Saturday, February 13, 2010

Doug Noland is Still a Bear, Feeling Bullish

Last week in his market summary and outlook, portfolio manager, Doug Noland, wrote of his concerns over the news we heard last week. It was news of Greece's debt problem with no EU solution known and that China was yet again raising the reserve requirement of its national banks to slow growth of both loan issuance and their internal inflation. (I wrote about China, including the reserve requirement policy of the People's Bank of China, last month in China Economy Clocked at 107mph in an 80 mph Zone.) These had the combined effect of causing investors to pull back on the amount of risk they wanted in their holdings. As a result the S&P finished this week up 0.9% and down 3.6% YTD. I have been looking forward to Noland's article this week expecting he would offer a little expansion of his analysis and outlook, which he did in the Global Reflation Update.

Here is a brief point from Noland's article...
The basic premise of my Global Government Finance Bubble thesis is that policymakers everywhere will err on the side of extreme fiscal and monetary stimulus – that global monetary conditions will remain extraordinarily loose. Policymakers see enormous risks in global Credit systems and economies - and little in the way of inflation risk. The structurally maladjusted U.S. economy ensures ongoing massive federal deficits, loose monetary policy, huge current account deficits – and a structurally unsound dollar. Serious financial and economic issues at the “Core” (U.S.) have unleashed Credit systems at the “Periphery” (i.e. China, Brazil, India, Asia, and the “emerging markets”). There is no global monetary anchor, and it’s inflationism as far as the eye can see.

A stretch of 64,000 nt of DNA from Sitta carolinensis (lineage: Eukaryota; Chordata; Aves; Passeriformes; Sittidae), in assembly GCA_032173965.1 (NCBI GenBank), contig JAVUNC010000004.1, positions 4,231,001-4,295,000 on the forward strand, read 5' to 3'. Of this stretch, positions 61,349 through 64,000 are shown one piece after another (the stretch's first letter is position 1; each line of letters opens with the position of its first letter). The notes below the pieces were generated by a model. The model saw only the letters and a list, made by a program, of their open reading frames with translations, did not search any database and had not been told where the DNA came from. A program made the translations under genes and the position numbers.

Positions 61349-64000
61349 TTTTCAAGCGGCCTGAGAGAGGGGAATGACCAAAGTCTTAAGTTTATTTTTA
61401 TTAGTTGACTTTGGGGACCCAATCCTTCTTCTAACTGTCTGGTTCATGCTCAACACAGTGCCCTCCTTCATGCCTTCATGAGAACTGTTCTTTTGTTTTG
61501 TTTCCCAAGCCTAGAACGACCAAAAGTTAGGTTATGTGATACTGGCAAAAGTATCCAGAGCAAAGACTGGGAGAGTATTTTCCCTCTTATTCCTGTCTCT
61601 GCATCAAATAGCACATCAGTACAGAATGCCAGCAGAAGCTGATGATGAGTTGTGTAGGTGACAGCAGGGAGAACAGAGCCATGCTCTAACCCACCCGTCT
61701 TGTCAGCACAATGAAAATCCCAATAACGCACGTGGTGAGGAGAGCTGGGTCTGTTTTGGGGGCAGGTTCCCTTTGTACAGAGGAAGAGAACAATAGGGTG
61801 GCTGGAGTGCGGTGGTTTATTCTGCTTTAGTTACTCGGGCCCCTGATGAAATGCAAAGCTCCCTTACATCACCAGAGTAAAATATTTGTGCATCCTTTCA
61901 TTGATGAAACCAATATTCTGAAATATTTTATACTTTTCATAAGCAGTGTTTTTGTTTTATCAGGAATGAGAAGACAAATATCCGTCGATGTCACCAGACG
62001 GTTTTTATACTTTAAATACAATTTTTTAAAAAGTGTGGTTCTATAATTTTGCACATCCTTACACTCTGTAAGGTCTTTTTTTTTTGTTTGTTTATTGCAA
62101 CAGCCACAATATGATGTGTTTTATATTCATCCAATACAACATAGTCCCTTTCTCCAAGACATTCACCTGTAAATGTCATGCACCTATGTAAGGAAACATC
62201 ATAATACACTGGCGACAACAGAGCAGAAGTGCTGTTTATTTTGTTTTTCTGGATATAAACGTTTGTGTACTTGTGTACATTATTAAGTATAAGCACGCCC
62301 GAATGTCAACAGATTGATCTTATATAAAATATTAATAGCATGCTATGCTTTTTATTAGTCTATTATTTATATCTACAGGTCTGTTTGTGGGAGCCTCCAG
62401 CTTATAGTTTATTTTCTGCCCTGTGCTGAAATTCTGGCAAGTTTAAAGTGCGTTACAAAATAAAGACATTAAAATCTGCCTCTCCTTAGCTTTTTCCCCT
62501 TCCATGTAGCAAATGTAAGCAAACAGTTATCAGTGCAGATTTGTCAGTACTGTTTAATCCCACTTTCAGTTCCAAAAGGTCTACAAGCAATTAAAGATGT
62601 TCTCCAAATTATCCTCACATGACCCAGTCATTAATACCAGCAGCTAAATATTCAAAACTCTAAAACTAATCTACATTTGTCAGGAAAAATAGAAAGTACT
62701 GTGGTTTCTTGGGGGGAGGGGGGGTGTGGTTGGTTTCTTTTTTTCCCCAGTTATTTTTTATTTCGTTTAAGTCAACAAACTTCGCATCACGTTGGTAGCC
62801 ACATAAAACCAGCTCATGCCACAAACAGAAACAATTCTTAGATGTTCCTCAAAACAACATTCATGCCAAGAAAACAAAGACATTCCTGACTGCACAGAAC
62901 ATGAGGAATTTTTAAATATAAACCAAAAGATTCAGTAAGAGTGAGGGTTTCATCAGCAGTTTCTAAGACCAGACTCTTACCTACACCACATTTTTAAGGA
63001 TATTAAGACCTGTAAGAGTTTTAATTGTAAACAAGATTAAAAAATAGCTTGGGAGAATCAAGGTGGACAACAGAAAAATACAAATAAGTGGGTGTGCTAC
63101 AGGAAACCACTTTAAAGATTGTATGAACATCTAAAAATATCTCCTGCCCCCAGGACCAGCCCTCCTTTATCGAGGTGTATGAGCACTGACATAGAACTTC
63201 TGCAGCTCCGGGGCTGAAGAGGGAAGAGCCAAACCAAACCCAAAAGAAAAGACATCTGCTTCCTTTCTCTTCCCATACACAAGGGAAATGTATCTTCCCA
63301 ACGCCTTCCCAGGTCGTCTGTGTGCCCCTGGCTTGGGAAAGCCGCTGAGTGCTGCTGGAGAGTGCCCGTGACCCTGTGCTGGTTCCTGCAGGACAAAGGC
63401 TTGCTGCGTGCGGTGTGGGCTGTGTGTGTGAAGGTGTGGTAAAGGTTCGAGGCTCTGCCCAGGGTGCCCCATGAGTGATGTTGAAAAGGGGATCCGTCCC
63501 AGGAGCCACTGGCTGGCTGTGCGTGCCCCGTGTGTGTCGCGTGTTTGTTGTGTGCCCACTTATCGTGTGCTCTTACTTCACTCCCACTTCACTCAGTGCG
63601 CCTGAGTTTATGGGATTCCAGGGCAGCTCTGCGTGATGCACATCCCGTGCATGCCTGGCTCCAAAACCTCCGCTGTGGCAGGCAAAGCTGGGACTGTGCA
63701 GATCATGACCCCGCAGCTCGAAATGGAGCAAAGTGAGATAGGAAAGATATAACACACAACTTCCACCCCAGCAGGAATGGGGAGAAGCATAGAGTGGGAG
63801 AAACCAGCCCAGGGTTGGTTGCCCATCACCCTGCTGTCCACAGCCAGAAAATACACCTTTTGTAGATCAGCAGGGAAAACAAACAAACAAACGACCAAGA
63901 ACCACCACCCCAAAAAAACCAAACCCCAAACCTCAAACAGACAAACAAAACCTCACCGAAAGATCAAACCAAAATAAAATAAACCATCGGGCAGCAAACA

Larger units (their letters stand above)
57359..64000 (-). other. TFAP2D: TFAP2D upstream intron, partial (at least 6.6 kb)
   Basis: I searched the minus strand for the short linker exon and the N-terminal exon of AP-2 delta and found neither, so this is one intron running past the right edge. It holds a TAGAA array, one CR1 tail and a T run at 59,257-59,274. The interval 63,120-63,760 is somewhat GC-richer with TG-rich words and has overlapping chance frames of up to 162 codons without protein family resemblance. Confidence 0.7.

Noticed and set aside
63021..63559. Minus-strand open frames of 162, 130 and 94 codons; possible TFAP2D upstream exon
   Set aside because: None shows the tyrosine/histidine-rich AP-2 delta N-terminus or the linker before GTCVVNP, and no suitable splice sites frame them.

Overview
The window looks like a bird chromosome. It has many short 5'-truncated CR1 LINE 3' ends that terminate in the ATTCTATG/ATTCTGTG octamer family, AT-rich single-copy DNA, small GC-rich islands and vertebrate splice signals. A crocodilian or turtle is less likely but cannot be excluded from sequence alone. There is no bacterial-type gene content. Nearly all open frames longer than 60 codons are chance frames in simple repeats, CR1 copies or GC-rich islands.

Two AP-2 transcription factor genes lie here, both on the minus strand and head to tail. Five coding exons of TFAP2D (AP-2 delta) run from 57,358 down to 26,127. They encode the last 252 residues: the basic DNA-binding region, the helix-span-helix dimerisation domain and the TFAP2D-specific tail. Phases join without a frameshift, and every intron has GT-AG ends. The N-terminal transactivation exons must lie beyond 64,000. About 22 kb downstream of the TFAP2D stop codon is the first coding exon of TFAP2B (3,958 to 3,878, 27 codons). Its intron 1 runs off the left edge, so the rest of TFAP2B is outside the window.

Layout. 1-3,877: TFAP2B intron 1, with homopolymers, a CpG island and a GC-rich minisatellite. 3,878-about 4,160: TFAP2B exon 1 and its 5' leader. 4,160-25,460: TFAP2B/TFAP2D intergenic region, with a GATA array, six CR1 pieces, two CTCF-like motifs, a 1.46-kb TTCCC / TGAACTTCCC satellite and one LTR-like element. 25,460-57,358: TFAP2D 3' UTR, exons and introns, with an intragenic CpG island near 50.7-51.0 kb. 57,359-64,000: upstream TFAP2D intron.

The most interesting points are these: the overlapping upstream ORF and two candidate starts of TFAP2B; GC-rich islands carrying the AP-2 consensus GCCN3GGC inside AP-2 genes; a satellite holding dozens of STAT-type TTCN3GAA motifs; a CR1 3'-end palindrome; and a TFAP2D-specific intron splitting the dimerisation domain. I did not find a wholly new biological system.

My ongoing belief is that no matter what economic theory you believe in, or what economic condition you feel we are experiencing, the trump card is still the Fed and partners, US Treasury with the FDIC. Together they are manipulating a reflation of the financial system and real estate markets. Keep one eye on the Fed and their policy changes. Keep your other on the world's largest self-financing economy, China. They are creating what might become a sustainable growth rate in their economy. It is still very much like a bubble economy in that the rate of growth reported in some sectors sound very bubbly. If there is a pop sound in China expect a significant repricing of commodities around the globe.